We recently wrote about the Federal Aviation Administration (FAA) Reauthorization bills that would allow funding to the FAA to continue beyond Fall 2017. Now, it is likely that as Congressional leaders seem unlikely to reach a compromise on the FAA reauthorization bills before the end of September, a short term extension on these bills will occur. While committees in each chamber approved separate long-term reauthorization legislation in July, the unmanned aerial systems (UAS or drone) provisions may be delayed due to the lack of consensus on other manned aviation issues (e.g., air traffic control privatization and pilot training requirements). However, if the extension occurs, and the legislation does advance, these bills will address some key issues in the UAS space, including privacy protections, carriage of property, UAS traffic management, risk-based permitting, UAS defense (and counter defense), recreational drone registration, and public aircraft operations. For specific details of these bills, check out our prior post on this topic.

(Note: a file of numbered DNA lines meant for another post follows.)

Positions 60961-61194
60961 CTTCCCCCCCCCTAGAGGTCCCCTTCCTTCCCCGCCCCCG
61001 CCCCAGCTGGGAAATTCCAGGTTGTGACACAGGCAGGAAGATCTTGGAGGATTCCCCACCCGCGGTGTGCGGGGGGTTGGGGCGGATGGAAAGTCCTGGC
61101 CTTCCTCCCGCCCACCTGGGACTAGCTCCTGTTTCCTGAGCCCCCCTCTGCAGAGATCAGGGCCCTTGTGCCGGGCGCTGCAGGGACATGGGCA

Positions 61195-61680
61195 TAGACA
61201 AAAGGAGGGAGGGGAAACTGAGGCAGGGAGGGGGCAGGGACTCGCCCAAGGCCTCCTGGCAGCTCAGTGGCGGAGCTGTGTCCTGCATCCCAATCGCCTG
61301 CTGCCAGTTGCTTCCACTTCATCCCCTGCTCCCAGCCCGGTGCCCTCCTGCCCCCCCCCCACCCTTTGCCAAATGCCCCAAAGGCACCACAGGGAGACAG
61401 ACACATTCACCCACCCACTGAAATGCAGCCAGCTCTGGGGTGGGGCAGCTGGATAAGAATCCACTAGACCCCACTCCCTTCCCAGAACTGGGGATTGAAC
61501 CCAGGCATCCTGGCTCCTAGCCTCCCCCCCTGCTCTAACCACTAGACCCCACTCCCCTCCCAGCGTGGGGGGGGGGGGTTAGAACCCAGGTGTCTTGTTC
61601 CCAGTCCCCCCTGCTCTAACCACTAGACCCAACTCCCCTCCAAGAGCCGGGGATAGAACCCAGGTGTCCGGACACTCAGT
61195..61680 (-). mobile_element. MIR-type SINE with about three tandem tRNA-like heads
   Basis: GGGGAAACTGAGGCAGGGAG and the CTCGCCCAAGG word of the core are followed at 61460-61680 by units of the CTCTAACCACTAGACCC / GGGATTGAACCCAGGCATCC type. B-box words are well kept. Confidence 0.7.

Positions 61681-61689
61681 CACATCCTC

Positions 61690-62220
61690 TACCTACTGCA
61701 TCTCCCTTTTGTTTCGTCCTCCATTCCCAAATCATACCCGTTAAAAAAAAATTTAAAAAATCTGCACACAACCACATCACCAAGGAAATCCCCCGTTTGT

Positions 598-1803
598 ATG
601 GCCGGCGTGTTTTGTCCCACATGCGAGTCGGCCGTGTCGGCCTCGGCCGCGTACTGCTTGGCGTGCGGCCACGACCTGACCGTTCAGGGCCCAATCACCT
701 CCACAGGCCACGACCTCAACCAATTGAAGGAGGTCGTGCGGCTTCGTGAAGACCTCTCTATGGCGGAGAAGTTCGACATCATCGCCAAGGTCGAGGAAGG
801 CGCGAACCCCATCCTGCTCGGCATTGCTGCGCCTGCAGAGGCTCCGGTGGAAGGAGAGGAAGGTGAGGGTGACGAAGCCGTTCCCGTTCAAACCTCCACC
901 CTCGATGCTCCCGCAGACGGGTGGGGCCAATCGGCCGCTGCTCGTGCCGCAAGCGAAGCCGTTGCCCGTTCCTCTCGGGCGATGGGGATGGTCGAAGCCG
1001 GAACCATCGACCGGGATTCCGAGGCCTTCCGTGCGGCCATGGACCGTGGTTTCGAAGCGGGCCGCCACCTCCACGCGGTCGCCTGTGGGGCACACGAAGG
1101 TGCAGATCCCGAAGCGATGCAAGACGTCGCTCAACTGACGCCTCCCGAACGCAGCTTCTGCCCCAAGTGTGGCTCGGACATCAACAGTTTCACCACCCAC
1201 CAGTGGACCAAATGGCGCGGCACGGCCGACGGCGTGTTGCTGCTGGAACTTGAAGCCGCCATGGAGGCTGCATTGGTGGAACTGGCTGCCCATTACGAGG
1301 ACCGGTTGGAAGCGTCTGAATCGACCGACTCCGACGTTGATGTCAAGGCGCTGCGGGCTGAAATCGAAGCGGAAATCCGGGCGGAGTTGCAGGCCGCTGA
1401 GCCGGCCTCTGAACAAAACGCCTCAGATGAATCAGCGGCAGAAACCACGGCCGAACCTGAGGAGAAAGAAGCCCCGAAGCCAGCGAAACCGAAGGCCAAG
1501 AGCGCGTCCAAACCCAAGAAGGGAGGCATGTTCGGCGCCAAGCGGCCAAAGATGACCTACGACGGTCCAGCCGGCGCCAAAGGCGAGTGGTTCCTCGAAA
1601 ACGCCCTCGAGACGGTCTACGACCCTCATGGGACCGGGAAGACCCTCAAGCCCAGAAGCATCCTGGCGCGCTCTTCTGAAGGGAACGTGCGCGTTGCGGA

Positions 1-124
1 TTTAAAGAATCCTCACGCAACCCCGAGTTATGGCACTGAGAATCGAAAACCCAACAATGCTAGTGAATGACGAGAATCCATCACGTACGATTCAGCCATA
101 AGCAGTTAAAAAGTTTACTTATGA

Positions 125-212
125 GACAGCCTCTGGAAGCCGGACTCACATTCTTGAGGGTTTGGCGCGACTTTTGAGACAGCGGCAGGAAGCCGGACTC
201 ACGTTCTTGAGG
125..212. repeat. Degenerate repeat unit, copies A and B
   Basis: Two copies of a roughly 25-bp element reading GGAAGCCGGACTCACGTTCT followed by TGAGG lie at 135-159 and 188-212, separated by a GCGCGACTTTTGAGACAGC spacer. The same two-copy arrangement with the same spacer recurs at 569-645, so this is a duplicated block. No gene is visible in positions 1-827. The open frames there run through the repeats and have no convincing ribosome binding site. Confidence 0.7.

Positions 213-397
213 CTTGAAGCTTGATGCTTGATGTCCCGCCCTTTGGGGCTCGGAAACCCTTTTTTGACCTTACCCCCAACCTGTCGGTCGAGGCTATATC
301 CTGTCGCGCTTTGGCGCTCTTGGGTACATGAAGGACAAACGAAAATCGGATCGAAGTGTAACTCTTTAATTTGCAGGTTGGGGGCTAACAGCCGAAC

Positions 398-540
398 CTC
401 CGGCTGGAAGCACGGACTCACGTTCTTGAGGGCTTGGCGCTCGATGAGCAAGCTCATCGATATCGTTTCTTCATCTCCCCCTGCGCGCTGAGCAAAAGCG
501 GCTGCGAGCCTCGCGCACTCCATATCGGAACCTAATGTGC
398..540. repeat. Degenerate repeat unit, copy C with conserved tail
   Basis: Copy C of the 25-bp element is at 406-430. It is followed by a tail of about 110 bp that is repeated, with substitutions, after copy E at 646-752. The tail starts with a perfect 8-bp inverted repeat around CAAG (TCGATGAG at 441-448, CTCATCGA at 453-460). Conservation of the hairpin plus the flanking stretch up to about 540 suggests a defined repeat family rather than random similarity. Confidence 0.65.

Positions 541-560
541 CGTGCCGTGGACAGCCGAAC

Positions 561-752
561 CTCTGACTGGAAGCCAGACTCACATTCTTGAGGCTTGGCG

Until the bills progress, many of these issues are at a standstill. And while this legislation does represent progress, there are other important issues outstanding. Many industries want Congress to address the issue of preemption regarding UAS regulations; states continue to legislate in this area without any clear boundaries on the states’ authority which creates a patchwork of inconsistent laws and regulations. Also, many UAS operators want Congress (and the FAA) to be more lenient about the approval process for certain UAS operations, like operations at night and over people. And, while the bills do address privacy and cybersecurity, they only scratch the surface of this very important area for safe UAS operations. For now, we will continue to monitor these bills.